same wine taken out of barrel, post and pre stirring

There is no formula or yardstick by which we measure how often we should employ these stirrings, at the moment we are doing it once a week and then tasting the wine to see if there are any distinguishable changes, either positive or negative. Negative flavors could be the reducing conditions discussed above, resulting in smells reminiscent of rotten eggs, which could reduce further, leading to potentially greater problems in the wine. At this point, a racking would be the simplest form of treatment, discarding the yeast in the vessel. Thankfully, the wines are showing a positive change and are definitely showing a richer texture than when we started so for now we will continue to monitor the wines and keep stirring. The Chardonnays are displaying a creamier texture with an almost brioche like flavor, a great counter play to the acidity and minerality that has become a hallmark of our wines. The reds have fleshed out a little bit, the wines are not as disjointed as they were a few months ago and there is a better balance between the acidity, fruit and tannin structure of the wine.

Sometimes the simplest things have the most profound effect on the wine, in this case just stirring the wine constantly.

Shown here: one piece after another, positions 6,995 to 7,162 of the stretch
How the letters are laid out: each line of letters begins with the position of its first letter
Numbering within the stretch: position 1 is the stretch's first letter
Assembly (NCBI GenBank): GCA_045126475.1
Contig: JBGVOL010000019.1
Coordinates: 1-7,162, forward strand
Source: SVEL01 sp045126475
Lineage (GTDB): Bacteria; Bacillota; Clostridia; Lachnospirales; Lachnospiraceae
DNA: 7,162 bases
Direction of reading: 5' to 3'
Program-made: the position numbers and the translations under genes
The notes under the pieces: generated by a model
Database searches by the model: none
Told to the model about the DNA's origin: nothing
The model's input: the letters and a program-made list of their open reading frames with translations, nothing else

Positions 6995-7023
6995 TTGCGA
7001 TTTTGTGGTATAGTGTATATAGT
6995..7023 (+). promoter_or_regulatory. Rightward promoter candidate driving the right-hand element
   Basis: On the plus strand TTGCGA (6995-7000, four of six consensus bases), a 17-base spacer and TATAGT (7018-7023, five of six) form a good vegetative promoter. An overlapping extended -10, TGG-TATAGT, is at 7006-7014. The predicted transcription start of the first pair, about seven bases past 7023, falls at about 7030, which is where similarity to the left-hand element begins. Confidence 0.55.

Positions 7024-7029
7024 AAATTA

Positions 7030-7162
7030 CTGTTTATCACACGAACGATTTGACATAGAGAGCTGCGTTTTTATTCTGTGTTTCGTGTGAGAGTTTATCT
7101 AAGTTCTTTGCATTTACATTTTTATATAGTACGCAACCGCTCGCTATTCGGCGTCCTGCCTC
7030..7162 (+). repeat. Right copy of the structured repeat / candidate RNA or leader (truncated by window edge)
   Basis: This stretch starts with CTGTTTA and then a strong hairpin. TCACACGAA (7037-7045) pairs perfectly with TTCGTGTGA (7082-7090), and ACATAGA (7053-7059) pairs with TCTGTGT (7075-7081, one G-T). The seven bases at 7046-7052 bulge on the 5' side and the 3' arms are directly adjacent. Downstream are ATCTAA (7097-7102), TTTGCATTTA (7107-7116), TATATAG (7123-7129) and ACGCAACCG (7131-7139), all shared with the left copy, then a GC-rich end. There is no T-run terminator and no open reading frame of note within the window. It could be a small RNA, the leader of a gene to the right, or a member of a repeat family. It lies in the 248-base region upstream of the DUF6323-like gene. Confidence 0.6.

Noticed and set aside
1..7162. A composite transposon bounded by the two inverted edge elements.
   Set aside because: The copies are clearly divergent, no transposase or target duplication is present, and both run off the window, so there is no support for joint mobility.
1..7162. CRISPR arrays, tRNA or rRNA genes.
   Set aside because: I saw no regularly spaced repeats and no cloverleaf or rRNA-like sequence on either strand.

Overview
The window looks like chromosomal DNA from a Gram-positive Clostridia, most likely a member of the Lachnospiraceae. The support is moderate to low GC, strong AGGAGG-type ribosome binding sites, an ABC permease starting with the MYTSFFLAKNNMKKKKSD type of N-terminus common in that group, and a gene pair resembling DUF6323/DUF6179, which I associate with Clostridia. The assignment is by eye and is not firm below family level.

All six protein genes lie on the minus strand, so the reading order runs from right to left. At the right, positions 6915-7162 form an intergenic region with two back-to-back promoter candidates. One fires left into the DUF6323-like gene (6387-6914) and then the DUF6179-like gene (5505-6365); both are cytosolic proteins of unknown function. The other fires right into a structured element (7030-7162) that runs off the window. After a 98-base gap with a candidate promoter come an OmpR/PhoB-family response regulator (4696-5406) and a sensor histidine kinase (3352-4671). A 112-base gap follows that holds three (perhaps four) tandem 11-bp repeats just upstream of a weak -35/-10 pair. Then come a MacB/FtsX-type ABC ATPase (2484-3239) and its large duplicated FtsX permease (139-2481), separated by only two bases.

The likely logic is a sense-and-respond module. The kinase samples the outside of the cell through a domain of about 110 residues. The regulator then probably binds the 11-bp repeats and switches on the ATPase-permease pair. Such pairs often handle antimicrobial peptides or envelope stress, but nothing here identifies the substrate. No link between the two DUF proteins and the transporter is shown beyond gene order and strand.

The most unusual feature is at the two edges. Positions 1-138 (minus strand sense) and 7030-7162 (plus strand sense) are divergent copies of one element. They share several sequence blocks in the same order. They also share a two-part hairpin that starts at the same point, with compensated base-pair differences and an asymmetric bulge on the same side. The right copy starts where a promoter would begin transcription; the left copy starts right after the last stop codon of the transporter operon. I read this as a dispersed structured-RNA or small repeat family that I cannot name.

Quality control, an important part of the job

Quality control, an important part of the job

The bright spot is that after a year with one challenge after the other, the red wines are amazing and we expect to release a Heritage [our Bordeaux estate blend] for the first time since 2007 as well as a varietal Cabernet Sauvignon and Cabernet Franc, both of which look superb. The whites, as always, are consistent and showcase a character that we see each and every year. Still plenty of time to let these wine evolve and develop, but I am liking where they are right now and look forward to seeing where they will end up.

Stay tuned

Cheers

Stephen Barnard

Winemaker

Keswick Vineyards

www.keswickvineyards.com

Getting to the Summit – and in style.

Virginia Wine SummitYou know it is going to be a half decent day when your father in law tosses you the keys to his Maserati and says “drive”. Creeping out of the driveway at barely a crawl, Al’s instructions were clear, “drive like this and we will never get there”. Bye bye Miss Daisy, lets see what this bad boy can do! The destination? The second annual Virginia Wine Summit at the Jefferson Hotel in Richmond Virginia.

After successfully navigating rush hour traffic, and avoiding any object that could scratch the car and cause me to Virginia Wine Summitlose my house, we pulled into the parking area, having arrived on time for once. Heads were turned, sure one or two people were contemplating calling the cops seeing me get out of the car. I thought I was rather dressed up for once, having attended the meeting last year in jeans, wine stained t shirt and baseball cap. In my defense, the dress code said business attire and I would challenge anyone that thinks a winemaker dresses in a suit during harvest. Besides, chinos and flannel shirts go together like pork and beans or hotdogs and baseball, it is an ageless classic look, yet I was still very much the under dressed one of the bunch as per usual.